How far from reality do you see the implants in H+?

Five years ago, I never thought that I’d be a texter. I never thought that I’d have a Facebook. Who knows that things like this, these implants, when this kind of technology becomes real and everybody starts doing it, even a terrified, logical person like myself may say, “Everyone else has got one. I don’t want to be left out.”

Google is working on the personal HUDs in those glasses.

Giving that information in your face, there’s something exciting about that. I think the big inspiration for me was the Douglas Trumbull movie, Brainstorm, where you would record your thoughts onto a tape, and then someone else could play those thoughts, feelings, and sensations that you’ve had. Imagine a time when someone records an experience that isn’t just audio or visual, but it’s sensory, like riding in a rollercoaster, or a particular act of sex, or jumping out of airplane. Imagine being able to give that experience mentally, physically, and experientially to a person in a wheelchair, how incredible that would be, but also how dangerously addictive that could be.

Speaking of technology and addiction, you can’t have a conversation without at least mentioning video games. Have you kept up on what’s going on in the interactive space at all?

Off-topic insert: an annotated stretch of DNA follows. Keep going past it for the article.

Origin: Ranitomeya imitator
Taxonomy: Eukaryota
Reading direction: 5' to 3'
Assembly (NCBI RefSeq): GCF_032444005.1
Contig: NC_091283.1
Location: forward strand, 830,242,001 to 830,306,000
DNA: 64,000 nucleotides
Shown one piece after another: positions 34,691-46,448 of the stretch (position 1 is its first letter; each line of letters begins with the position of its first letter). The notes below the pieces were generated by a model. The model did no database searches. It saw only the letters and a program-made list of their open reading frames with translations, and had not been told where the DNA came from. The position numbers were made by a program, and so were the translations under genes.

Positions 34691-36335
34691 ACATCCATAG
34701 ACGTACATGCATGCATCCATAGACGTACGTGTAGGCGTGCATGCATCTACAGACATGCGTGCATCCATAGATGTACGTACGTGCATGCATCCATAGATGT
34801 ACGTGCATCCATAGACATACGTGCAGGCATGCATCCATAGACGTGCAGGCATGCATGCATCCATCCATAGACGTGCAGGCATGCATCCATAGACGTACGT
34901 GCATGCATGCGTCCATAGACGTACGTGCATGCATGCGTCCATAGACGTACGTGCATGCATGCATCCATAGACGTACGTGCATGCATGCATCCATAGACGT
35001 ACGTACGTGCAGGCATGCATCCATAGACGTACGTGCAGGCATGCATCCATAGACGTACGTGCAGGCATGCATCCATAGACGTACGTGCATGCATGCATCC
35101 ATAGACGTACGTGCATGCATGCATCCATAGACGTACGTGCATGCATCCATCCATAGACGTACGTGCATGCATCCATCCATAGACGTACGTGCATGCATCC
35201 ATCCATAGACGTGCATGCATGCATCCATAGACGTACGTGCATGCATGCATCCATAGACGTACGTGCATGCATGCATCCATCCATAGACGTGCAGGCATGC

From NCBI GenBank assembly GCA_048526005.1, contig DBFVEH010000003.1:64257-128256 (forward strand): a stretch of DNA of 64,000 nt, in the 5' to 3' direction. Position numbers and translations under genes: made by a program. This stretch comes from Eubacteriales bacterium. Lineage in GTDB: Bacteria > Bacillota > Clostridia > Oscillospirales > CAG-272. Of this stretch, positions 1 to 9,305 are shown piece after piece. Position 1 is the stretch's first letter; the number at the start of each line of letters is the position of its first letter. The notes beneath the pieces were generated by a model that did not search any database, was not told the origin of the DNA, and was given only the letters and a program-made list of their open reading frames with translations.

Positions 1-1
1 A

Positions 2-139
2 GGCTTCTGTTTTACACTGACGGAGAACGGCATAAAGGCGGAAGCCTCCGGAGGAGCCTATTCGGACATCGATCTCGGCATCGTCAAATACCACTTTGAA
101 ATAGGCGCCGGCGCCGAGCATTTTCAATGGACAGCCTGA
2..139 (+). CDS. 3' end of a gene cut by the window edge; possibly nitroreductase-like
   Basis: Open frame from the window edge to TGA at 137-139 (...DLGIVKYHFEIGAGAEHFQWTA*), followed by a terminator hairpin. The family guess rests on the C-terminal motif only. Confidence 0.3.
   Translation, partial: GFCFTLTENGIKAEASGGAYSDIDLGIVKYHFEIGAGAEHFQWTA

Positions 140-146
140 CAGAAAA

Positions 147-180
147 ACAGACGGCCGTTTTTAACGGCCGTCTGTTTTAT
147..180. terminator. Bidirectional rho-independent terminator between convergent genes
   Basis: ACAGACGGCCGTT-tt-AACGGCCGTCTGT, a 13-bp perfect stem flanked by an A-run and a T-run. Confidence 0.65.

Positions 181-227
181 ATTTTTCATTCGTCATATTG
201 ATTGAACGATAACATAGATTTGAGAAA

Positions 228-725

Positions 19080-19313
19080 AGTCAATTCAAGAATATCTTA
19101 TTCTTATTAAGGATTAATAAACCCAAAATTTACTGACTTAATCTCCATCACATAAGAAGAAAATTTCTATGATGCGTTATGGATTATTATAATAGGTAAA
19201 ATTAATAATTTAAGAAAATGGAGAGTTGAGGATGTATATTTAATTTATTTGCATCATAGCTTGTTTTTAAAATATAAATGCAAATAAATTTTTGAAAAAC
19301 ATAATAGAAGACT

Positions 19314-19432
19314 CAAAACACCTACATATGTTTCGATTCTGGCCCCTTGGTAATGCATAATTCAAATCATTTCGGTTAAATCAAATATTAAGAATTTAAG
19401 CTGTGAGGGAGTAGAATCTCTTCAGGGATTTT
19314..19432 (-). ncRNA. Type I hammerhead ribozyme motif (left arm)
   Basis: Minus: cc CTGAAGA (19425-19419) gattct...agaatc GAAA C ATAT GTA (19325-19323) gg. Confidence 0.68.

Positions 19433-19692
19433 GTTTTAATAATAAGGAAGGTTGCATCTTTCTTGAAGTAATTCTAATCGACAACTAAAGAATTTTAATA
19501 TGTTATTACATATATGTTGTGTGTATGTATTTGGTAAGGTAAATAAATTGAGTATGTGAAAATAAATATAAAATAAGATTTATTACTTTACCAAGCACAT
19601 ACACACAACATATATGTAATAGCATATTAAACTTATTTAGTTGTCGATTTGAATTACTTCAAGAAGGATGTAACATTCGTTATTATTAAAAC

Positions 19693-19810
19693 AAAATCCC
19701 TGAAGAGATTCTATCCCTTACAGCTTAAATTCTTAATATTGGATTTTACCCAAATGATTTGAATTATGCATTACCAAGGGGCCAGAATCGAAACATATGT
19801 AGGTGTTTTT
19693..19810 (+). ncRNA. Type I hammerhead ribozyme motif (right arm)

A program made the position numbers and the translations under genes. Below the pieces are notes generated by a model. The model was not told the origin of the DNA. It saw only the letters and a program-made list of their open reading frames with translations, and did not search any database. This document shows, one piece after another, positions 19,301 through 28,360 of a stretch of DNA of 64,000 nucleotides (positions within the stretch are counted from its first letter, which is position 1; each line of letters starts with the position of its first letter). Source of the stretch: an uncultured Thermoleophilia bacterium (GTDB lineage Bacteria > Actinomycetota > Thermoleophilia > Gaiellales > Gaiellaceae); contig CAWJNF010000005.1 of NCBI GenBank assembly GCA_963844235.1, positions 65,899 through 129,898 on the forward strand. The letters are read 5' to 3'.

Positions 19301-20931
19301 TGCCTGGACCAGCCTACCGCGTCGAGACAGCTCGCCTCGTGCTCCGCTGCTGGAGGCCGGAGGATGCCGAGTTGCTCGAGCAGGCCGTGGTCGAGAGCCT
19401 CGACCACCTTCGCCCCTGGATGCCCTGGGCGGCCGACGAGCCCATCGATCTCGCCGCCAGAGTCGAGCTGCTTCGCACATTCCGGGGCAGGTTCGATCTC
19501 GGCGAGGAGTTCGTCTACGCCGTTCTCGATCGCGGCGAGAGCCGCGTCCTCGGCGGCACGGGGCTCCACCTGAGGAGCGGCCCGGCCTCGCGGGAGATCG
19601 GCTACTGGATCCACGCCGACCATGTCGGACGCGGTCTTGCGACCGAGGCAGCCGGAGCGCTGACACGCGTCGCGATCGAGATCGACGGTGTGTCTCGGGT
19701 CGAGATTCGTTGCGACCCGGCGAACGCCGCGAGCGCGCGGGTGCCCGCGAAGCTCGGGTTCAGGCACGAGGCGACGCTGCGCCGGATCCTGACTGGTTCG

I’m not a super gamer, so I’m probably a little behind on what the latest and greatest is.

Did you play games at all growing up?

I’m older, so I played different games than they play today. I played arcade games and I played the games at home on the old Intellivision and Atari 2600 systems. Today I play apps on my computer and my iPhone. I play games like Angry Birds and Amazing Breaker. But I’m different with my games. When I play games I don’t want to think. I like playing simple games where you knock the football into the hole or shoot the zombies. I think so much in my job creatively — working out very complicated scripts on movies and TV shows when we’re doing projects as a company. When I play a game, I want to check out and just blow things up.

Do you think about games from the perspective of when you’re creating or working on franchises, like in H+ where you explore the potential of the universe as a video game?

I always think about that to some degree, or an app, or a way for interactivity. I don’t necessarily go out of my way to try to implement it, but I do think, “How would the piece of art or entertainment that I’m creating translate to a game.” But I’m not a heavy player, so it’s hard for me to know what the playability of that game would be. I think about it, it’s just not always at the forefront of my mind.

Your director of H+ actually just also directed the new Halo 4: Forward Unto Dawn online series, which obviously is based on one of the biggest video game franchises of all time.

He’s incredibly talented. I’m sure he’ll do an amazing job on it. Perhaps that’s a better format for that. It’s challenging, turning games into movies, because movies are so different. A game is all about playing, and a movie is all about being played. One has to find the essence of the game and the essence of the character in the game, and then create a journey and a story that caters to a movie and a controlled, defined experience. He’s a very talented filmmaker, so he’ll probably do a good job with that.